Department of Energy Announces Third Grant for U.S.-China Clean Energy Research Center
October 6, 2010
U.S. Assistant Secretary of Energy for Policy & International Affairs David Sandalow announced today that Lawrence Berkeley National Laboratory will receive $12.5 million over the next five years to lead a consortium on energy-efficient building technologies under the U.S.-China Clean Energy Research Center (CERC). The funding will be matched by the consortium partners to provide at least $25 million in total U.S. funding. Chinese counterparts will contribute an additional $25 million.
"The U.S.-China Clean Energy Research Center will help to save energy and cut costs in buildings in both the United States and China," said Assistant Secretary Sandalow. "This new partnership will also create new export opportunities for American companies, ensure the United States remains at the forefront of technology innovation, and help to reduce global carbon pollution."
The Lawrence Berkley National Laboratory will lead a consortium that includes Oak Ridge National Lab, the Massachusetts Institute of Technology, the University of California-Davis, the National Resources Defense Council, the Energy Foundation, ICF International, the National Association of State Energy Officials, the Association of State Energy Research and Technology Transfer Institutions, The Dow Chemical Company, Honeywell, General Electric, Saint-Gobain, Bentley, ClimateMaster, and Pegasus Capital Advisors.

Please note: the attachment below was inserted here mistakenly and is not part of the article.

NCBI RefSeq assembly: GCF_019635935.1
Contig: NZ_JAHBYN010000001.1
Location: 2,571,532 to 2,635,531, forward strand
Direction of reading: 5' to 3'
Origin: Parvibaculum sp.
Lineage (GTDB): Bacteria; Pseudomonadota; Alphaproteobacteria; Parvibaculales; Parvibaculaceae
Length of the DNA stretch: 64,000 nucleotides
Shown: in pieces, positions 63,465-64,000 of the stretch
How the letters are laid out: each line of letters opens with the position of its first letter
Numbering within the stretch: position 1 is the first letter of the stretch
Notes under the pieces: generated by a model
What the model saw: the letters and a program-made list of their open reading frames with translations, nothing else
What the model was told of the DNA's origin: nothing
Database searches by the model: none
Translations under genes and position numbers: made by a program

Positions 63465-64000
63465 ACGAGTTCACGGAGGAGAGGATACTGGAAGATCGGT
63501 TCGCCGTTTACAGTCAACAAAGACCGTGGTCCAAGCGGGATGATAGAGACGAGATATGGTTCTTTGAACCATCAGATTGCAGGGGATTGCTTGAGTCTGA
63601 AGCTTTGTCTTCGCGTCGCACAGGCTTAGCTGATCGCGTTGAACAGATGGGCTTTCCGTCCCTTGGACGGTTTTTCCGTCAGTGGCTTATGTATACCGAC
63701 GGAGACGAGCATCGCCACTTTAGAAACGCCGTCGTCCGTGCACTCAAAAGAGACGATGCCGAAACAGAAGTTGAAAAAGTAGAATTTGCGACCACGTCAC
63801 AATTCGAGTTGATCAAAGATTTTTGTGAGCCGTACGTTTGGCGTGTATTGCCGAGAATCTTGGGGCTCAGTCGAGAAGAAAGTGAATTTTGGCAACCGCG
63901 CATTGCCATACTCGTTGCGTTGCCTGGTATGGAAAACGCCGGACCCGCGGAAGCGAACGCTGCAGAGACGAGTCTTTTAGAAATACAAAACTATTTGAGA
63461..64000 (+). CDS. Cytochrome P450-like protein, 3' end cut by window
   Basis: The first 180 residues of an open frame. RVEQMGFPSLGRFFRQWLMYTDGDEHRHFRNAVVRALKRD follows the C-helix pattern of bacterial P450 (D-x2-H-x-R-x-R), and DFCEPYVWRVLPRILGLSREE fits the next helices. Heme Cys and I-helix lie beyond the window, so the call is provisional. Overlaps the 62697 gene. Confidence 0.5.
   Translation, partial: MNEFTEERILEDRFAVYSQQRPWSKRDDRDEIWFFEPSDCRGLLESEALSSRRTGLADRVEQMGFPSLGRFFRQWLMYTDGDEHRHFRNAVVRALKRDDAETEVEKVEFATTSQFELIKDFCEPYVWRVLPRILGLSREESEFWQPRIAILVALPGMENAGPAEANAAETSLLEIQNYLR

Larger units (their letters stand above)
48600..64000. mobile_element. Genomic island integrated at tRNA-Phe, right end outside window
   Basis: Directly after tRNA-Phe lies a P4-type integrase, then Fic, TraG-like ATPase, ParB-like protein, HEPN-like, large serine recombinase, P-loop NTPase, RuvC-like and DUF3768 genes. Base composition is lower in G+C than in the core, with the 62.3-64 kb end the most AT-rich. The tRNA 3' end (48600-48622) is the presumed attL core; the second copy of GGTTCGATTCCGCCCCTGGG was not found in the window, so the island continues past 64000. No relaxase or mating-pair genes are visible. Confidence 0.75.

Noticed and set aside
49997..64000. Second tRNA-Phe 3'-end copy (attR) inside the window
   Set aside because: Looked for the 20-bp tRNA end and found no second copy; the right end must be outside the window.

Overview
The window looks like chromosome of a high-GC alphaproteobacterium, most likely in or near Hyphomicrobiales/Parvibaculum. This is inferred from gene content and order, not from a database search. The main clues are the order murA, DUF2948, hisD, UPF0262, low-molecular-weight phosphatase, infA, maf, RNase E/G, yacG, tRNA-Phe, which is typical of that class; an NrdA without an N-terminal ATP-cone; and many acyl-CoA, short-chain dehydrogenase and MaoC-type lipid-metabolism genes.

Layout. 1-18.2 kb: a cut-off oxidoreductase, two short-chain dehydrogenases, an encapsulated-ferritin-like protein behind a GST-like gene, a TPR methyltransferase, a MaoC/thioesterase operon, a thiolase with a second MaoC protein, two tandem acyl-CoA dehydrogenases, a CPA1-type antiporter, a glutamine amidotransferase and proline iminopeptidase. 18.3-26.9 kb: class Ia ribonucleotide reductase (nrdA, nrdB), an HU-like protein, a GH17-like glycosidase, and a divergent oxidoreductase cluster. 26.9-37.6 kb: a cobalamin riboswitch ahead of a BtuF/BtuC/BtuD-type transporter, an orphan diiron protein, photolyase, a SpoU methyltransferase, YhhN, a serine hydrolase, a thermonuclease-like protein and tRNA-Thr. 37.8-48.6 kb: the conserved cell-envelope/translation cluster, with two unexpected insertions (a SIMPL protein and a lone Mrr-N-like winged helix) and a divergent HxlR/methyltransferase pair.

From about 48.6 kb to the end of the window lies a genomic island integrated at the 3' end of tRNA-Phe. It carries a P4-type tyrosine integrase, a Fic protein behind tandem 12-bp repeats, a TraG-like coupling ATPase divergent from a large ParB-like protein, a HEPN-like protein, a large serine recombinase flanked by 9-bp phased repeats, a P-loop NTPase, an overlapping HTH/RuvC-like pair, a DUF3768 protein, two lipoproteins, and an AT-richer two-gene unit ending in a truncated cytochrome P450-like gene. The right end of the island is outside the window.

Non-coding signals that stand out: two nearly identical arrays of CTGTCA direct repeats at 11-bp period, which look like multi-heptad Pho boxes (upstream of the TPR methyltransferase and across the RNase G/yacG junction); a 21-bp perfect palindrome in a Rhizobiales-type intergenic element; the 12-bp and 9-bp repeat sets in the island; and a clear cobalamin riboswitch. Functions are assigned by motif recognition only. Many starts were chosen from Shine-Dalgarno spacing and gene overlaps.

President Obama and President Hu Jintao formally announced the establishment of the CERC during the President's trip to Beijing last November. At the time, U.S. Secretary of Energy Steven Chu joined Chinese Minister of Science and Technology Wan Gang and Chinese National Energy Administrator Zhang Guobao to sign the protocol launching the Center.
In the United States, buildings account for nearly 40% of energy consumption and carbon emissions, and nearly half the new floor space built in the world every year is built in China. As such, the United States and China will play central roles in the world's transition to an energy efficient building sector in the years ahead.
Two additional consortia were announced by Secretary Chu last month—one led by the University of Michigan to advance technologies for clean vehicles and one led by West Virginia University to focus on the next generation of clean coal technologies, including carbon capture and storage. Total funding for CERC, including private and public investments in both countries, will be at least $150 million.
U.S. government funding will be used to support work conducted by U.S. institutions and individuals only. Chinese partners will be announced in the coming months by the Chinese government.